It seems like we can’t go a week this year without some pitcher in Major League Baseball hurting his arm and needing rest or even being sidelined for the season to undergo the infamous Tommy John surgery. That’s when a tendon is taken from another part of the body and attached to the damaged elbow.
It used to be when a player did that to his arm he was done but the surgery has saved a lot of careers, said Cam Moon, head coach of the Midget AAA Braves.
As a coach for the past 10 years, Moon has seen plenty of young arms come through the Red Deer Minor Baseball Association system. So far he hasn’t had to deal with a player suffering a season-ending arm problem and he credits the rules in part.
Baseball Alberta doesn’t allow for players of pee wee age to throw a breaking ball, one pitch which can put stress on the tendons in the elbow.
“Of course what we have with pitch counts now you’re extremely limited in the amount of pitches one can throw, all the way up, even to the midget level so that helps protect arms,” he said.
There are many theories as to why we are seeing so many Major League Baseball pitchers damaging their throwing arms.
Some of the experts point to the minor baseball system where young players are encouraged to throw as hard as they can in order to post a high number on the radar gun.
The reasoning behind that process is that pro-scouts are always looking for hard throwers and maybe passing by a kid who can pitch but doesn’t have the blazing fastball.
Being able to throw hard is an obvious advantage but being able to pitch at a young age is also a valuable asset for a young player, said Moon.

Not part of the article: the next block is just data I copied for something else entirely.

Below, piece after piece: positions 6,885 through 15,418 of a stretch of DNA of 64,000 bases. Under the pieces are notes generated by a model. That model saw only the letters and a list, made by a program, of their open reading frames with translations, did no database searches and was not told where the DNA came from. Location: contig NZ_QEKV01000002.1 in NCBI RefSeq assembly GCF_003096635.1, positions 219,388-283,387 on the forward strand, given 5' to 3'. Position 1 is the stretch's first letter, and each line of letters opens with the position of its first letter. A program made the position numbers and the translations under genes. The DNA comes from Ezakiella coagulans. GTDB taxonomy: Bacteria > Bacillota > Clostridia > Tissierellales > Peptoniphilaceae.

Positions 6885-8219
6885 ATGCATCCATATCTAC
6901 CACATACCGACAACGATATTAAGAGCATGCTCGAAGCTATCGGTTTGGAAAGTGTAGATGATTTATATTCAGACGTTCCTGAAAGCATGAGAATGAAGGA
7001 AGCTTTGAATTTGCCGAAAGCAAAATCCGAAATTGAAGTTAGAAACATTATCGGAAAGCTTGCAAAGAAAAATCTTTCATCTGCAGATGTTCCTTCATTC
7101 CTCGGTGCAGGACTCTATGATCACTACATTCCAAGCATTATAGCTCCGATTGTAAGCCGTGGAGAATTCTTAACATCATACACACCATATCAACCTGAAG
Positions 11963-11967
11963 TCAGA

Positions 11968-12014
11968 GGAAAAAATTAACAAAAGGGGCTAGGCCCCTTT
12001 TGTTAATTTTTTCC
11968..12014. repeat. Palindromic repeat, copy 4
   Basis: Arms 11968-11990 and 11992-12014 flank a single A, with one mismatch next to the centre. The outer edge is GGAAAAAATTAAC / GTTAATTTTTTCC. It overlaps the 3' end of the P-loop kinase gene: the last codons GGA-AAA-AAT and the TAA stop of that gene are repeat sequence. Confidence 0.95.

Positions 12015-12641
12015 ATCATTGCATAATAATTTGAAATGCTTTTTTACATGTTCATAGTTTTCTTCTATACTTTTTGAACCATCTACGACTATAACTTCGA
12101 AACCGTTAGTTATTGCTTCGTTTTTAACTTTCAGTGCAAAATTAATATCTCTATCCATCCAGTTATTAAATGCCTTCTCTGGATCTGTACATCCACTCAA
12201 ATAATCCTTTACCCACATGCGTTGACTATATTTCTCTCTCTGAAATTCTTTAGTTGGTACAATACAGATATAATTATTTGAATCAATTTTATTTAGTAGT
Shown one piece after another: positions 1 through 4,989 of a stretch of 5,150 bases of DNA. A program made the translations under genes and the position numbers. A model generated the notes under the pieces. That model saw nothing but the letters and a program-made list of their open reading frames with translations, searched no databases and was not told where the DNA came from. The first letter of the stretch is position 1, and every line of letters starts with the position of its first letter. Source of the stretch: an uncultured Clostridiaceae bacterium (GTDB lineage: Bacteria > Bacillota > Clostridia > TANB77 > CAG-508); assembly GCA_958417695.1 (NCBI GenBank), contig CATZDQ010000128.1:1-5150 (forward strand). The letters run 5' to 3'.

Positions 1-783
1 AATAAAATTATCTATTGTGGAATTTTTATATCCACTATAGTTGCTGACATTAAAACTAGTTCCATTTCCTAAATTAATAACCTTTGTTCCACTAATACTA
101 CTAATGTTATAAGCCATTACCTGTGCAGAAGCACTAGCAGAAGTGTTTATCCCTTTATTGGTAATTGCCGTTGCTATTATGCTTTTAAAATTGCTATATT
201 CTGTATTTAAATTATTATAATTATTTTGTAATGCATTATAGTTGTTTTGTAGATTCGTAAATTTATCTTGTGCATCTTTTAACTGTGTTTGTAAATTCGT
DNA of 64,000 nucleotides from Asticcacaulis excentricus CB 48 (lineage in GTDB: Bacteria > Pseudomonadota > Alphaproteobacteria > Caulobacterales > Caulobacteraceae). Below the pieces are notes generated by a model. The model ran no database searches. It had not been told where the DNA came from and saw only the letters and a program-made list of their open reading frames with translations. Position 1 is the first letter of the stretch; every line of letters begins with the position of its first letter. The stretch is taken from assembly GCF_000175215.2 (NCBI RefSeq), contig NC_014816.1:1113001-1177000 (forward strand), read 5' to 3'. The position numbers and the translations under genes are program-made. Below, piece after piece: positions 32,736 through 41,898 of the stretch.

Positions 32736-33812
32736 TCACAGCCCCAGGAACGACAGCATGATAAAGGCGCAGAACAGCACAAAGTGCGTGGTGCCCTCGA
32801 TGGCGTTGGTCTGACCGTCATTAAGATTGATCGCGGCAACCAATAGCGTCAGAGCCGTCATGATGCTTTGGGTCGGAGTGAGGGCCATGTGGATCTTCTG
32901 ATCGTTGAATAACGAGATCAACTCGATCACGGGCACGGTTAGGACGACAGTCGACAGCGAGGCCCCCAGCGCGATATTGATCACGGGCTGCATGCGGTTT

“As long as you throw strikes, change speeds, you’re going to have success. It doesn’t matter how hard you throw.”
Moon added we see more players on the diamond year-round and that may contribute to some arm damage as well.
One of the side effects from the pitch count is the fact you need to develop more pitchers on your team to make it through the season, said Moon.
“You can’t just go with a handful of guys. When we play four game weekends, once a kid gets over a certain amount then he’s got to have rest for four days.”
Under the current rules the maximum pitch count is 100 and anything over 79 pitches means that player needs to have the four days off before throwing again.
Moon said it’s a graduated scale for pitchers for no days rest, one day, two, three and four.
He added a young pitcher can do plenty to strengthen muscles in the pitching arm but building up the strength of a tendon in your elbow is another matter.
“You have to be very careful with them and that’s why we have pitch count rules and you’ve got to know your own body.”
The Braves also have the benefit of athletic therapist Terrance Robertson on the bench for all games and he’s available to the players if the need arises.
“He’s been tremendous because he knows so much about. It’s great to have that resource.”
Moon added the pitch count really takes the coach out of the decision to pull a pitcher and if one of his players comes to him with a complaint about arm or elbow pain he comes right out of the game.
“When a kid is out of gas he’ll let you know. If his max (pitch count) is 80, then it’s 80.”